16:45 The 1921 Tulsa Race Massacre as an example of how the legacy of racism contributed to the worst maternal health outcomes in the country (still persisting to this day).
17:45 Black moms often aren’t dying of the medical condition like what is stated on their death certificate…what they are really dying of is failure of communication.
18:30 Disparities in health literacy can have serious consequences for the health outcomes of Black individuals.
19:45 Joint Commission: 80-90% of sentinel events (near misses, deaths) are due to failures of communication and teamwork.
20:00 Communication and teamwork are the ultimate artisanal crafts in medicine, but medical schools traditionally do not teach this.
21:00 Childbirth is the ultimate team sport, but “the team” only forms for the first time upon the onset of delivery.
22:00 Dr. Shah discusses how a communication whiteboard in the maternal health setting can improve both teamwork and patient outcomes.
23:30 The importance of collaboration in an interdisciplinary care team.
24:00 The longstanding racism in the medical establishment that leads to multigenerational distrust of the health system.
25:00 “The existential challenge for the healthcare system in 2023 is trustworthiness. The job is not for patients to be more trusting of us; we need to be more trustworthy.”
26:00 How the legacy of the institution of slavery commoditized the reproductive potential of people and contributed to anti-black racism.
26:45 The insidious nature of adequately responding to pain reported by African American patients in the healthcare setting.
27:15 How racism is embedded in medical textbooks.
28:00 The three criteria of trustworthiness: Competence, Affirm Dignity for People’s Lived Experience, Reliability.
28:30 The competency of reliability is what we furthest from in the healthcare system.
30:00 J. Marian Sims, the father of gynecology, developed the C-section procedure so slaves could avoid fistulas from vaginal births to produce more slave labor.
31:00 Despite the longstanding track record of racism in maternal health, journalists didn’t really start telling the telling the story of back women dying in childbirth until 2018.
32:30 Injustices in society comprise gender inequity, racial inequity, geographic inequity, and generational inequity.
32:45 The pervasiveness of generational inequity in our politics, e.g. MAGA, Build Back Better.
33:00 “Hope, opportunity, and progress in our country are eroding in our country. There is empirical evidence that this is true. We see it in policing, educational attainment, and maternal health.”
33:30 The danger of leaving African Americans behind in the pursuit of generational equity.
33:45 The most convincing evidence that racism still exists in America in 2023 (comparing risk of wealthiest black woman to poorest white woman).
34:00 Dr. Shah speaks about his personal experiences traveling across the country to better understand maternal health inequities.
35:00 How George Floyd and BLM movement changed awareness for the presence of racism in healthcare.
35:30 Maternal mortality is the lagging indicator and recent increases are discouraging (despite that leading indicators are strong).
36:00 Avoidance of preventable deaths are an improving leading indicator.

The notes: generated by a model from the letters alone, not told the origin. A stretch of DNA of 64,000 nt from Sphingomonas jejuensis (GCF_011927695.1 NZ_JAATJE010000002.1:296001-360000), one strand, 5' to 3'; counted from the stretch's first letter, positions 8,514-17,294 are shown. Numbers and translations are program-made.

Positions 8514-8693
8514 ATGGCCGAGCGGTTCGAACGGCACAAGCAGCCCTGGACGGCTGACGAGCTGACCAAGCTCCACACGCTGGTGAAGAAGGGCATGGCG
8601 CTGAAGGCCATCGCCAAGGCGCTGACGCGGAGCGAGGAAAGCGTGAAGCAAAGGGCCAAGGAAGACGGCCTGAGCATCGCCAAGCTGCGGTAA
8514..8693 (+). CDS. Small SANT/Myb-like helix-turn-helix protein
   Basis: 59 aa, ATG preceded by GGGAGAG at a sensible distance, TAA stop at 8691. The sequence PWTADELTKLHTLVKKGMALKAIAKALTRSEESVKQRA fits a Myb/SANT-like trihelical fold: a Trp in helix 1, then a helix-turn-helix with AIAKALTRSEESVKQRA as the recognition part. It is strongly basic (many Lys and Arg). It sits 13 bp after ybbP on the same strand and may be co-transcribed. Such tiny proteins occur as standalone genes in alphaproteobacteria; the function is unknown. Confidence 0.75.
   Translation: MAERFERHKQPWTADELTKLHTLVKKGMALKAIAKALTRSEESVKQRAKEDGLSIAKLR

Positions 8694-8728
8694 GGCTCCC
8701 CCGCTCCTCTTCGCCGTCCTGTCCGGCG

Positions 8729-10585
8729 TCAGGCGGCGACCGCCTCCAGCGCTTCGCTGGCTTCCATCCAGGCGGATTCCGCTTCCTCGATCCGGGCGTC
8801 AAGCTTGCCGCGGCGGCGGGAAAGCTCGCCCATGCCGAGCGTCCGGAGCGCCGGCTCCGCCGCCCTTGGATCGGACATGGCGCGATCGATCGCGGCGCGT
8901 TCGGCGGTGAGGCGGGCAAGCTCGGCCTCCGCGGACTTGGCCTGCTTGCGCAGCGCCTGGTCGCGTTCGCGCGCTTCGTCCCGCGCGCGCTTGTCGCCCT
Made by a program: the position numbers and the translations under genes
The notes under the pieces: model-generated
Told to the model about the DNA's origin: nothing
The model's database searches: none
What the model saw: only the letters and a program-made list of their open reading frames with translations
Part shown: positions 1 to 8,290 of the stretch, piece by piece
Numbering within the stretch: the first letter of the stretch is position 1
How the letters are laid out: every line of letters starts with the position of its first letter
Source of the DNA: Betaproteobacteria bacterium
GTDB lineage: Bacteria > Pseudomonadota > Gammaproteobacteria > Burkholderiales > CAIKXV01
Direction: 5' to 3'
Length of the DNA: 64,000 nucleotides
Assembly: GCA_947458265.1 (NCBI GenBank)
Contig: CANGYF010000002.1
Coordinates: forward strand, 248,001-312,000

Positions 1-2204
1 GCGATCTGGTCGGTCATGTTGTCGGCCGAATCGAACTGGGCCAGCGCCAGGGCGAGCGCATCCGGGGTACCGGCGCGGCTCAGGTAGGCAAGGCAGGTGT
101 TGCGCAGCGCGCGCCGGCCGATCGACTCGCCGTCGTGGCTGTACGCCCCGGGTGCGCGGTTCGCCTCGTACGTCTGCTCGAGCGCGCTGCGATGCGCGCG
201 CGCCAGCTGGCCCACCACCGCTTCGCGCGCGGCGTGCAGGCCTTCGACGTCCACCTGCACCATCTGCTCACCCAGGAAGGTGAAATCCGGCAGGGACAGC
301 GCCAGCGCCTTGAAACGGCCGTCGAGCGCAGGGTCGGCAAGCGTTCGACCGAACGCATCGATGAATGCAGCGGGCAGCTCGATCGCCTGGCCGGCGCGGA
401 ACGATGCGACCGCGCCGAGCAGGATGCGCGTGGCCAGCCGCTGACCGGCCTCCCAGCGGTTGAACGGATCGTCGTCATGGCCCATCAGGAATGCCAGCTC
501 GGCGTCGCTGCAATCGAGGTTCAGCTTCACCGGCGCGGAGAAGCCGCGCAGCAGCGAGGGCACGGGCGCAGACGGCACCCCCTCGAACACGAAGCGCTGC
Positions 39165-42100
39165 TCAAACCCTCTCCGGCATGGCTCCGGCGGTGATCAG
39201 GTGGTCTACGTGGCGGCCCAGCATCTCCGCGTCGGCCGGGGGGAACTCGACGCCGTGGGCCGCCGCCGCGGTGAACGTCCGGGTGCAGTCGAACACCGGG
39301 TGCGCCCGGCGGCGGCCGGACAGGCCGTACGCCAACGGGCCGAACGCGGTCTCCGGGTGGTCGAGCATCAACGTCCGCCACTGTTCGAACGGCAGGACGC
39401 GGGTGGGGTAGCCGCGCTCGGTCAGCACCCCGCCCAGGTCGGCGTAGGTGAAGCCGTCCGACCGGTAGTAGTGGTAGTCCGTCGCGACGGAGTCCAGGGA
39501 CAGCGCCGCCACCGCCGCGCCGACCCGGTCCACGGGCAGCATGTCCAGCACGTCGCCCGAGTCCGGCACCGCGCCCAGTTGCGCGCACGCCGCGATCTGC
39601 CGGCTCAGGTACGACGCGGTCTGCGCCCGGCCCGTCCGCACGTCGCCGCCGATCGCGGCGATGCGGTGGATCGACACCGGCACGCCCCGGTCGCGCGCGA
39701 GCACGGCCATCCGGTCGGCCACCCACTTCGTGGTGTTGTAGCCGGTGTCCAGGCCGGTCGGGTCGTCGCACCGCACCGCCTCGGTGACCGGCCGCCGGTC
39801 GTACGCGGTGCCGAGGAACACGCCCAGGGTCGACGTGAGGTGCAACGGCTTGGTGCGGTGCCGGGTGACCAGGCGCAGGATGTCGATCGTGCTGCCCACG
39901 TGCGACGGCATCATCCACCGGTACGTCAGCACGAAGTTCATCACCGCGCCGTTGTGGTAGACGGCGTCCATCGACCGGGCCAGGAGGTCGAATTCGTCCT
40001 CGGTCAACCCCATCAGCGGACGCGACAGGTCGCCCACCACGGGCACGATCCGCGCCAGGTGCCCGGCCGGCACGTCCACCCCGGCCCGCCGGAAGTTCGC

36:30 Maven Clinic is the world’s largest virtual clinic for family health care that offers continuous holistic care for fertility and family building.
39:00 Loretta Ross as an inspiration for optimism in reproductive justice (“making sure the chain doesn’t break at your link”)
40:00 Dr. Shah provides an overview of the Maven Clinic and how it “thinks differently” in providing a model for health.
41:00 Providing a model for care, support, and access by meeting people where they are.
42:30 Earning trust through the provision of virtual, cultural-affirming care.
43:45 Developing economies of scale through technology.
44:00 “Social determinants of health need a hyper-local response, especially when it comes to material needs like food and housing.”
44:30 How Maven Clinic employs a short-form digital SDOH screening tool that reduces barriers to identifying addressing social needs.
45:00 Defining loneliness and why community partnerships are so important in the birthing process.
45:45 “The birth equity movement is in a similar place that the HIV/AIDS movement was in the late 1980’s. There are a proliferations of CBOs galvanizing on behalf of their community.”
47:30 Identity shift from academic physician to technology executive and CMO (WSJ: “Obstetrician Neel Shah Joined the Telehealth Revolution”)
49:30 How COVID-19 caused an awakening within Dr. Shah to make a more outsized impact on maternal health equity at a national level.
50:45 Building a Car Instead of a “Faster Horse” – seizing the disruptive opportunity for innovation in maternal health.
51:30 “Correctly deployed science gives you confidence in what you think you are observing is true. It then allows you to create products that can fit into markets and drive scale.”
54:30 Parting thoughts of inspiration from Dr. Shah’s experience as a contributor to the Aftershock documentary.
56:00 “Historically, the healthcare system has treated people’s experience as a secondary luxury after you made them safe. We got it backwards – the way you make people safe is by attending to their lived experience.”